Dave Winfield was the first player inducted into the Baseball Hall of Fame as a Padre
Trevor Hoffman was the most recent Padre to have his number retired
No. Retired number
Player Name of player honored
Position Player position
Career Years played with Padres
Retired Date number was retired
* Member of Baseball Hall of Fame
No. Player Position Career Retired Ref
6 Steve Garvey 1B 1983–1987 April 16, 1988 [9]
19 Tony Gwynn* RF 1982–2001 September 4, 2004 [9]
31 Dave Winfield* RF 1973–1980 April 14, 2001 [15]
35 Randy Jones P 1973–1980 May 9, 1997 [9]
51 Trevor Hoffman* RP 1993–2008 August 21, 2011 [9]
42† Jackie Robinson* 2B N/A April 15, 1997 [9]

† Number retired by Major League Baseball

See alsoEdit

NotesEdit

  1. ^ Robinson's number was unveiled on July 3, while those of Winfield, Jones and Garvey were unveiled on August 20.[16]

ReferencesEdit

  1. ^ a b Wolf, Bob (April 17, 1988). "Moreland Gives Garvey Shirt Off Back, Which Then Allows Padres to Retire It". Los Angeles Times. Archived from the original on April 29, 2015.
  2. ^ Norcross, Don (April 12, 2012). "Garvey's No. 6 should be unretired". U-T San Diego. Archived from the original on April 29, 2015.
  3. ^ Pahigian, Josh; O'Connell, Kevin (2012). The Ultimate Baseball Road Trip, 2nd: A Fan's Guide to Major League Stadiums. Rowman & Littlefield. p. 389. ISBN 9780762783915. Retrieved April 30, 2015.
  4. ^ a b c "Padres Retired Numbers". Padres.com. Archived from the original on April 28, 2015.
  5. ^ a b Miller, Bryce (December 25, 2016). "Garvey's sweet swing delivers No. 1 moment in San Diego sports history". The San Diego Union-Tribune. Archived from the original on December 27, 2016.
  6. ^ Sanders, Jeff (April 23, 2015). "Friar talk: The Padres' Franchise Four". U-T San Diego. Archived from the original on April 29, 2015.
  7. ^ Sullivan, Paul (April 30, 1989). "National League". Chicago Tribune. Archived from the original on April 29, 2015.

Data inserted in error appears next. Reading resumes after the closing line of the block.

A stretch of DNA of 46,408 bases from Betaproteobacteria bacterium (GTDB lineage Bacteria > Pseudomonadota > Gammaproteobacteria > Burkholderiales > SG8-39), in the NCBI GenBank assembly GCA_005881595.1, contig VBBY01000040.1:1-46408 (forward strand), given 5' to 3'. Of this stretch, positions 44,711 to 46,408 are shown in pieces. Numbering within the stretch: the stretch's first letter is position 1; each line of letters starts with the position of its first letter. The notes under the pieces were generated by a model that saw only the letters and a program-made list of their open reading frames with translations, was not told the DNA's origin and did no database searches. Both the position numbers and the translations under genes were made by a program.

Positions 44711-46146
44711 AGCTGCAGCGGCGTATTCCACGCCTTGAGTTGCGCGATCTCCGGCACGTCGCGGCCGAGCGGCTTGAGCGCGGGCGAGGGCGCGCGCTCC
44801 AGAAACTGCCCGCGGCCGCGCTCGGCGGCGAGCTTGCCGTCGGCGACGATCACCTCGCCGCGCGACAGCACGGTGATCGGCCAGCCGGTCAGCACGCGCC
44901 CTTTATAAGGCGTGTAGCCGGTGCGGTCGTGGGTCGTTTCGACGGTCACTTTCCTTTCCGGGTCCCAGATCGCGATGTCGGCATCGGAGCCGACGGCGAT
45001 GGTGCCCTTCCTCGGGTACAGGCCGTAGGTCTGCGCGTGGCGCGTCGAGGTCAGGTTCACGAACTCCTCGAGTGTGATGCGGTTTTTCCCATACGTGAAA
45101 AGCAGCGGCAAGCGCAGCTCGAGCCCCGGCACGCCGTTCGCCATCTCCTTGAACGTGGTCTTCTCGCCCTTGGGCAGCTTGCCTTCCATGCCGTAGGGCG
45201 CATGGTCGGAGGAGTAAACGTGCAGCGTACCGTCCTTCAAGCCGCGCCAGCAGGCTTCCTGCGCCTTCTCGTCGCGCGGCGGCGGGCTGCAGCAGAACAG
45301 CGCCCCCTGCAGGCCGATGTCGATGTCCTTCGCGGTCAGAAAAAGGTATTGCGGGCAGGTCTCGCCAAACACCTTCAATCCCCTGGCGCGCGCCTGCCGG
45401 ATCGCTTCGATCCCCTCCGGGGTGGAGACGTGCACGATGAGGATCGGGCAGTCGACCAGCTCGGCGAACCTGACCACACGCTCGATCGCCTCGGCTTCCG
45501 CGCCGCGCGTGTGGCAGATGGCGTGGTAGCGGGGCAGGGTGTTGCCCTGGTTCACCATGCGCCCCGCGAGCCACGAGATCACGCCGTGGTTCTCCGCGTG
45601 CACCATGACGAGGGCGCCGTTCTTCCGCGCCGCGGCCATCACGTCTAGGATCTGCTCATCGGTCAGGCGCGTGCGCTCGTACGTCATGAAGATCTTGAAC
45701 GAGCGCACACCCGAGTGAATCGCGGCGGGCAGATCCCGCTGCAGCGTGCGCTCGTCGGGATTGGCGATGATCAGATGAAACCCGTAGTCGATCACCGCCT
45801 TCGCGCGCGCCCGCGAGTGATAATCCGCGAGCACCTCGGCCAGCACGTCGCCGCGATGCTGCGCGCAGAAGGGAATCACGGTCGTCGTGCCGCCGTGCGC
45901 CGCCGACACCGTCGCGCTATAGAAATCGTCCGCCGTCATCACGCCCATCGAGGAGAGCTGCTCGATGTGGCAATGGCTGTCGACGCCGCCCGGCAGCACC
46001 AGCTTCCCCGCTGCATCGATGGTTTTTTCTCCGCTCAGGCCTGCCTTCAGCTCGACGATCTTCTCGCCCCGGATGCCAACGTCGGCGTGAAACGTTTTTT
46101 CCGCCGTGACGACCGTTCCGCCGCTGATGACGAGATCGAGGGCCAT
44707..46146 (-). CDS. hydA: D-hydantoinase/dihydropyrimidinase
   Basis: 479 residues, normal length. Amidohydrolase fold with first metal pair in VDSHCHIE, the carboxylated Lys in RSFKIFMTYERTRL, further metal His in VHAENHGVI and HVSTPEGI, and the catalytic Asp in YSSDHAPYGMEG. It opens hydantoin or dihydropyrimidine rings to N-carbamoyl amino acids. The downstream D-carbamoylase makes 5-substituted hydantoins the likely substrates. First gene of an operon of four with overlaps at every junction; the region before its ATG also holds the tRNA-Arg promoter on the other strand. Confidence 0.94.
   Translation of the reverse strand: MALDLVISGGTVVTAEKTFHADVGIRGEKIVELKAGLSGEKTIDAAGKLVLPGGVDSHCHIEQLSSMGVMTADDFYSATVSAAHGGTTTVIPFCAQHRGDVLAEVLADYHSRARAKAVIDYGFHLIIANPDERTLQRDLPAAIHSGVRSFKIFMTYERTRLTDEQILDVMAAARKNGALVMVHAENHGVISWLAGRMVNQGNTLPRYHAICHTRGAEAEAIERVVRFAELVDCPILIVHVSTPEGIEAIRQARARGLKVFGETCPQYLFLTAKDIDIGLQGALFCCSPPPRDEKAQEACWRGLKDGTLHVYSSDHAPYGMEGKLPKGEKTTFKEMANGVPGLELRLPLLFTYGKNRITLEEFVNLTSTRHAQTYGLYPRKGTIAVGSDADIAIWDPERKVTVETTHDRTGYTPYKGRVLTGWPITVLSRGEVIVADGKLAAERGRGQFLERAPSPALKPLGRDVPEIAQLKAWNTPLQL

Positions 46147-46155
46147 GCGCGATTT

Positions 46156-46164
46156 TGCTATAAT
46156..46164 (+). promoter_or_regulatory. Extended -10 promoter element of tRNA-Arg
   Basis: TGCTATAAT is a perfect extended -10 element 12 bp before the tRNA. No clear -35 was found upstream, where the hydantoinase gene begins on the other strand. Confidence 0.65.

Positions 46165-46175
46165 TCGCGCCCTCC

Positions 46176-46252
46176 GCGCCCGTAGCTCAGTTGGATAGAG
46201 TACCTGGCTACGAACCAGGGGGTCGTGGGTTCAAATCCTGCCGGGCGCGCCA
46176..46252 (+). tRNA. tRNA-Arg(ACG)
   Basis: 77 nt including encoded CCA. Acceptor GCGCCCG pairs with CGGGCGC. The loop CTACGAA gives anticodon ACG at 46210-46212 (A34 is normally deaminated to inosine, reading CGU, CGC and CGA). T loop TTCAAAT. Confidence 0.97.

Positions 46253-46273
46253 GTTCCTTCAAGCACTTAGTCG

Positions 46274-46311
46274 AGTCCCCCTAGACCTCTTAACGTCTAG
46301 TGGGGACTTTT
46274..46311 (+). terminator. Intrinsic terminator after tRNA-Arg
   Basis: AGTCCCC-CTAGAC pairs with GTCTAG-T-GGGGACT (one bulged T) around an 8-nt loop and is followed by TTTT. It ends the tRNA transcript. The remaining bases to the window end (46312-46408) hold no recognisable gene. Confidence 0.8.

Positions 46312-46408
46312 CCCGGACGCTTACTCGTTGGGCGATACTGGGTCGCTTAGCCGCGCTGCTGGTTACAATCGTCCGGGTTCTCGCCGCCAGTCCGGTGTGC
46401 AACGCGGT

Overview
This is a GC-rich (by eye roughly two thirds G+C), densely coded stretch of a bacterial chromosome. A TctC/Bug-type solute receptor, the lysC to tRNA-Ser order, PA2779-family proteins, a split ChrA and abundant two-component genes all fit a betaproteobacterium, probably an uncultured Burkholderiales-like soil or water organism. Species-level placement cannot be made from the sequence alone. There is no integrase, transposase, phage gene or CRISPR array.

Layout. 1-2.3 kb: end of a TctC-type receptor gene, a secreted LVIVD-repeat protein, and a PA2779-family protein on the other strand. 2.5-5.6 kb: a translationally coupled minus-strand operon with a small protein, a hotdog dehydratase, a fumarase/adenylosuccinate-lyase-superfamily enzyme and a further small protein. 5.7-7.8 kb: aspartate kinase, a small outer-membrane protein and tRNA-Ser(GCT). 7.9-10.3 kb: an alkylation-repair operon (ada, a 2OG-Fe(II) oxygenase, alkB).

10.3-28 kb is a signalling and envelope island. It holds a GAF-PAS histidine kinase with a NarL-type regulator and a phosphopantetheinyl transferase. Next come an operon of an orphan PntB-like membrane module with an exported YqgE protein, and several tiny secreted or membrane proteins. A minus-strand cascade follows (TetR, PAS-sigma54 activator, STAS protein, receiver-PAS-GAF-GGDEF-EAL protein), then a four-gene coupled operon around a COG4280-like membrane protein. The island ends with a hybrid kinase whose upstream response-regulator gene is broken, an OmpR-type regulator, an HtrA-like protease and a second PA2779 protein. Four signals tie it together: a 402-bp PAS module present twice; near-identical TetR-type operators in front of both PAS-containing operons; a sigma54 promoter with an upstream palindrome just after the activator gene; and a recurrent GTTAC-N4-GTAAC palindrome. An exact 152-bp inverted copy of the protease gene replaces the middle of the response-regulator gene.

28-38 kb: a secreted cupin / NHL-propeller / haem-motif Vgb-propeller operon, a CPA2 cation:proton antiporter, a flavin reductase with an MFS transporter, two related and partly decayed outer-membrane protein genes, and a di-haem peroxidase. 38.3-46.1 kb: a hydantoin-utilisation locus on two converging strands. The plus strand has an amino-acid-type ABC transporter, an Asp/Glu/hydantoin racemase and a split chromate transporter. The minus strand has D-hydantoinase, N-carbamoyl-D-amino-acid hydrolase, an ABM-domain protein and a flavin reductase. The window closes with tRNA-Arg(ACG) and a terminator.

8. ^ "Uniform facts & figures". ESPN.com. March 2, 2003. Archived from the original on April 29, 2015.
  9. ^ a b c d e f "Dressed to the Nines". National Baseball Hall of Fame and Museum. Archived from the original on April 29, 2015.
  10. ^ Lin, Dennis (April 21, 2014). "Randy Jones put Padres on the map". U-T San Diego. Archived from the original on April 29, 2015.
  11. ^ Canepa, Nick (May 9, 1997). "Randy Jones cast his spell on bats, city". The San Diego Union-Tribune. p. D-1.
  12. ^ Center, Bill (August 3, 2006). "Padres to honor Jones today with 1976 retro day". San Diego Union-Tribune. Archived from the original on April 30, 2015.
  13. ^ DiGiovanna, Mike (March 4, 1985). "Former Padre Ace Randy Jones Changes Suits but Still Has a Good Pitch". Los Angeles Times. Archived from the original on April 30, 2015.
  14. ^ "Dave Winfield's Jersey Retired; Will Go Into Hall Of Fame As A Padre". Jet. 99 (20): 52–3. April 30, 2001. ISSN 0021-5996. Retrieved April 29, 2015.
  15. ^ a b Chass, Murray (April 14, 2001). "Winfield Chooses Padres Over Yanks". The New York Times. Archived from the original on April 29, 2015.
  16. ^ a b c "Padres to retire Tony Gwynn's No. 19" (Press release). San Diego Padres. August 27, 2004. Archived from the original on April 29, 2015.
  17. ^ Bostrom, Don (December 25, 2006). "Two for the Hall". The Morning Call. Archived from the original on February 26, 2014.
  18. ^ Wilson, Bernie (August 21, 2011). "Padres retire Trevor Hoffman's No. 51". USA Today. Associated Press. Archived from the original on April 29, 2015.
  19. ^ a b c "Padres retired numbers moving, but not retiring". padres.mlblogs.com. March 17, 2016. Archived from the original on June 26, 2016.
  20. ^ Kenney, Kirk (April 4, 2016). "Padres fans strike a pose with retired numbers". San Diego Union-Tribune. Archived from the original on June 26, 2016.
  21. ^ Singer, Tom (August 21, 2011). "In stirring ceremony, Hoffman's No. 51 retired". MLB.com. Archived from the original on April 30, 2015.
  22. ^ Sullivan, Time (April 4, 2004). "Padres step into future, but shouldn't forget past". The San Diego Union-Tribune. Archived from the original on April 30, 2015.
  23. ^ Sanders, Jeff (April 1, 2016). "What's new at Petco Park". The San Diego Union-Tribune. Archived from the original on June 26, 2016.
  24. ^ O'Neill, Shaun (April 15, 2001). "Banner night for Padres". The San Diego Union-Tribune. Archived from the original on April 30, 2015.
  25. ^ a b c "Padres 2, Cubs 1". The Cincinnati Enquirer. Associated Press. May 1, 2002. Archived from the original on May 23, 2011.
  26. ^ Center, Bill (August 21, 2004). "On deck: Marlins (60-60) at Padres (65-56), 7:05 tonight". The San Diego Union-Tribune. Archived from the original on April 30, 2015.